Human-Computer Interaction: Ergonomics and User Interfaces - Vol. 1

By Hans-Jörg Bullinger; Jürgen Ziegler | Go to book overview
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(countermeasures applied to the representation of task). As an example, if S1 in Cognitive State is activated from an S3 Mediation value due to external factors (e.g., fatigue), this will produce Error. A countermeasure might be to implement an S5 Mediation value in an effort to raise the cognitive state to a value more homogenous with the S3 Task State being assessed by the decision maker.

The above discussion argues that displays can be created that drive an individual decision maker toward a particular kind of cognition. Anderson ( 1991) has written extensively on the adaptive qualities of cognitive functioning. Further, he notes that cognition is profoundly influenced and constrained by the properties of the environment in which the decision maker is embedded. This position is echoed throughout the above discourse in views that provide a formal approach to support individuals in specific operational contexts.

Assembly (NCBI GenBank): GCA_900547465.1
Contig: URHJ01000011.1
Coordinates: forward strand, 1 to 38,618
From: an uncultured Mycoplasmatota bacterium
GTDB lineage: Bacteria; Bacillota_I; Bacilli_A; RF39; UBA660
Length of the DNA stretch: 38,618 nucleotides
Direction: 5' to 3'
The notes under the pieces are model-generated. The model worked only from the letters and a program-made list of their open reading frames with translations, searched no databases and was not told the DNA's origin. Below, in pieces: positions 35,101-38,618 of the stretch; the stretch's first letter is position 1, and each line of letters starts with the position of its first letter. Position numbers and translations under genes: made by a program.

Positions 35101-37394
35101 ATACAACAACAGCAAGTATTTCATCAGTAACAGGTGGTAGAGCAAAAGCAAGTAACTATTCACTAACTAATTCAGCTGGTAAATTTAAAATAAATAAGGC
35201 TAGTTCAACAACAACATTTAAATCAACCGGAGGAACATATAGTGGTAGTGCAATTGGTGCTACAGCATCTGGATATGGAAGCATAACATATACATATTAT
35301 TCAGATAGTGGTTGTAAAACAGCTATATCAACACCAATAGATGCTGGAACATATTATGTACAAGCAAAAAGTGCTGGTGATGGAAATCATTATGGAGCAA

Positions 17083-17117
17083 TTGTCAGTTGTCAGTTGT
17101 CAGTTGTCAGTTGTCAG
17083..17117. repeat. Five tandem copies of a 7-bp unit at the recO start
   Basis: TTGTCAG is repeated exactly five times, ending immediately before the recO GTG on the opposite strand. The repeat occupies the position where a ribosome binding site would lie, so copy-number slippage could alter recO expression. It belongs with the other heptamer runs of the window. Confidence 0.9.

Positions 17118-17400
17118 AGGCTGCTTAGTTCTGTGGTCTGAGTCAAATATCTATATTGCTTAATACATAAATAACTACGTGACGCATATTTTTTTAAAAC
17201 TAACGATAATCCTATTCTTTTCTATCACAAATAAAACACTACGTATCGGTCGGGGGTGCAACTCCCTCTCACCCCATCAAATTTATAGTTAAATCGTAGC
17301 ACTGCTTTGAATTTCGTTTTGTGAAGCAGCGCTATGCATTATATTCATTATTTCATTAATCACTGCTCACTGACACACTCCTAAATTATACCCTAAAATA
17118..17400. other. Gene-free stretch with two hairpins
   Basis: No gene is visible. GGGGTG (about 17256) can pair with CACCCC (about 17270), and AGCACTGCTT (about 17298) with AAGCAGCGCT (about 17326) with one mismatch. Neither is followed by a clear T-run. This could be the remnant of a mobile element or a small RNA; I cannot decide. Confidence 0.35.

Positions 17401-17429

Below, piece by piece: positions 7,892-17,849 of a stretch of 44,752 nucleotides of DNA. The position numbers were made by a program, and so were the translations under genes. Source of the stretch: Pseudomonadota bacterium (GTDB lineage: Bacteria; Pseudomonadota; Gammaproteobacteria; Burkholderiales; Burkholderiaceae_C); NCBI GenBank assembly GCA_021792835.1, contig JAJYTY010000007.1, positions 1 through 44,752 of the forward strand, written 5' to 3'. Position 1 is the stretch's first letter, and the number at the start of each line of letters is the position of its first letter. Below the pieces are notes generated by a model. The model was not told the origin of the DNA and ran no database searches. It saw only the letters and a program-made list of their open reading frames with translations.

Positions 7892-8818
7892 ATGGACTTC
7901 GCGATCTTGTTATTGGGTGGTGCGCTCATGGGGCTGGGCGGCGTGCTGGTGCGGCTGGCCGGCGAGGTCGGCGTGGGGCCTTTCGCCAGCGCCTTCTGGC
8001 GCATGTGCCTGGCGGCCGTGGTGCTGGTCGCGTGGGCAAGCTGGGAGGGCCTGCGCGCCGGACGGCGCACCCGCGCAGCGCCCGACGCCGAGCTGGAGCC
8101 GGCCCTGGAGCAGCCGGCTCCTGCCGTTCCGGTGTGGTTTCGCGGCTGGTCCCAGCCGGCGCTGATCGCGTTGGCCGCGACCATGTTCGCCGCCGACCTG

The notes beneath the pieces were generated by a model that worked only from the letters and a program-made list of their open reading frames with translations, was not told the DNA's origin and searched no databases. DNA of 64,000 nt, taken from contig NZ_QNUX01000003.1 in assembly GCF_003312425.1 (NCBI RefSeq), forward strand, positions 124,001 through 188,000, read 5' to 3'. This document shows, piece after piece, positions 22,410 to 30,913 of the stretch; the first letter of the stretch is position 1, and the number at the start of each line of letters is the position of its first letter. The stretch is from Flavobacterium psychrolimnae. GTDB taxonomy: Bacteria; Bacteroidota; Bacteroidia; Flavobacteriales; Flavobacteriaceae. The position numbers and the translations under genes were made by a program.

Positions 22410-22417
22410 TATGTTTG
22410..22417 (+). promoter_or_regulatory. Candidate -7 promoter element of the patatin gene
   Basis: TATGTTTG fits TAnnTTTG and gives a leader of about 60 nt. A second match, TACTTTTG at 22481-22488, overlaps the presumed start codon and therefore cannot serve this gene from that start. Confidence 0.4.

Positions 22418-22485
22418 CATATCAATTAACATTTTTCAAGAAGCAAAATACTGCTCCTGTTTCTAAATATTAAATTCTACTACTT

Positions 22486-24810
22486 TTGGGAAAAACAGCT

Anderson, J. R. ( 1991). "Is human cognition adaptive?" Behavioral and Brain Sciences, 14( 3), 471-517.

Dunwoody, P. T., Haarbauer, E., Mahan, R. P., Marino, C. J., & Tang, C. C. (In Press). "Cognitive adaptation and its consequences: A test of cognitive continuum theory". Journal of Behavioral Decision Making.

Hammond, K. R., Hamm, R. M., Grassia, J., & Pearson, T. ( 1987). "Direct comparison of the efficacy of of intuitive and analytical cognition in expert judgments". IEEE Transactions on Systems, Man and Cybernetics, SMC- 17( 5), 753- 770

Hammond, K. R. ( 1996). Human judgment and social policy: Irreducible uncertainty, inevitable error, unavoidable injustice. New York: Oxford University Press.

Hammond, K. R., & Doyle, J. K. ( 1991). Effects of stress on judgment and decision making: Boulder: University of Colorado, Center for Research on Judgment and Policy.

Kahneman, D., Slovic, P., & Tversky, A. ( 1982). Judgment Under Uncertainty: Heuristics and Biases. Cambridge: Cambridge University Press.


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